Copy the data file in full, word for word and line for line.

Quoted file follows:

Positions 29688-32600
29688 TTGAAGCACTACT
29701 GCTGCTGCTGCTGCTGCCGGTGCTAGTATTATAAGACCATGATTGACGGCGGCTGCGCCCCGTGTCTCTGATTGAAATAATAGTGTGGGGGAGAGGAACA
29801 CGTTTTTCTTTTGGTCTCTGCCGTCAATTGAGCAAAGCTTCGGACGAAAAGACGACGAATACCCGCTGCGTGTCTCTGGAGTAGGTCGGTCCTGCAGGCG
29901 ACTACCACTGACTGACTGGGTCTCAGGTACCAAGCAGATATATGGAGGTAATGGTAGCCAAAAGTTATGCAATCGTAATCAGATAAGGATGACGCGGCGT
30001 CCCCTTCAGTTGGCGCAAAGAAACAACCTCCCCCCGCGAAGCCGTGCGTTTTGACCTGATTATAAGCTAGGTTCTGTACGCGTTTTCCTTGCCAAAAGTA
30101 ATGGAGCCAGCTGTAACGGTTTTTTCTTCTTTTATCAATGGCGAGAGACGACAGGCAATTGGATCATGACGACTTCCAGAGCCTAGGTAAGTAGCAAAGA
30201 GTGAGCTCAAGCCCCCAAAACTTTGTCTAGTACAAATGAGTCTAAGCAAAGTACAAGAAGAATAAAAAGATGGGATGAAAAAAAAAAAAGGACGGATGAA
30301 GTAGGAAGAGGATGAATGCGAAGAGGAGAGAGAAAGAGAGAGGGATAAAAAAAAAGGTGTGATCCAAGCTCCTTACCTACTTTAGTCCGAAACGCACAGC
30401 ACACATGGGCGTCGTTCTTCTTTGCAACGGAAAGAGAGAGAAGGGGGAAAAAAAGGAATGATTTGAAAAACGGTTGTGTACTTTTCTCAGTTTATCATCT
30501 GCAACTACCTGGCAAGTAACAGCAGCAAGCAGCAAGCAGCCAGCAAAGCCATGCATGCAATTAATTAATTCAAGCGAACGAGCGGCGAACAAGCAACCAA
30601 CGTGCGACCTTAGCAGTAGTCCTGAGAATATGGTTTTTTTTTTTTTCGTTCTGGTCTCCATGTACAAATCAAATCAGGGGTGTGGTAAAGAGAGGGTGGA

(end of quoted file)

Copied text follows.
Positions 29688-32600
29688 TTGAAGCACTACT
29701 GCTGCTGCTGCTGCTGCCGGTGCTAGTATTATAAGACCATGATTGACGGCGGCTGCGCCCCGTGTCTCTGATTGAAATAATAGTGTGGGGGAGAGGAACA
29801 CGTTTTTCTTTTGGTCTCTGCCGTCAATTGAGCAAAGCTTCGGACGAAAAGACGACGAATACCCGCTGCGTGTCTCTGGAGTAGGTCGGTCCTGCAGGCG
29901 ACTACCACTGACTGACTGGGTCTCAGGTACCAAGCAGATATATGGAGGTAATGGTAGCCAAAAGTTATGCAATCGTAATCAGATAAGGATGACGCGGCGT
30001 CCCCTTCAGTTGGCGCAAAGAAACAACCTCCCCCCGCGAAGCCGTGCGTTTTGACCTGATTATAAGCTAGGTTCTGTACGCGTTTTCCTTGCCAAAAGTA
30101 ATGGAGCCAGCTGTAACGGTTTTTTCTTCTTTTATCAATGGCGAGAGACGACAGGCAATTGGATCATGACGACTTCCAGAGCCTAGGTAAGTAGCAAAGA
30201 GTGAGCTCAAGCCCCCAAAACTTTGTCTAGTACAAATGAGTCTAAGCAAAGTACAAGAAGAATAAAAAGATGGGATGAAAAAAAAAAAAGGACGGATGAA
30301 GTAGGAAGAGGATGAATGCGAAGAGGAGAGAGAAAGAGAGAGGGATAAAAAAAAAGGTGTGATCCAAGCTCCTTACCTACTTTAGTCCGAAACGCACAGC
30401 ACACATGGGCGTCGTTCTTCTTTGCAACGGAAAGAGAGAGAAGGGGGAAAAAAAGGAATGATTTGAAAAACGGTTGTGTACTTTTCTCAGTTTATCATCT
30501 GCAACTACCTGGCAAGTAACAGCAGCAAGCAGCAAGCAGCCAGCAAAGCCATGCATGCAATTAATTAATTCAAGCGAACGAGCGGCGAACAAGCAACCAA
30601 CGTGCGACCTTAGCAGTAGTCCTGAGAATATGGTTTTTTTTTTTTTCGTTCTGGTCTCCATGTACAAATCAAATCAGGGGTGTGGTAAAGAGAGGGTGGA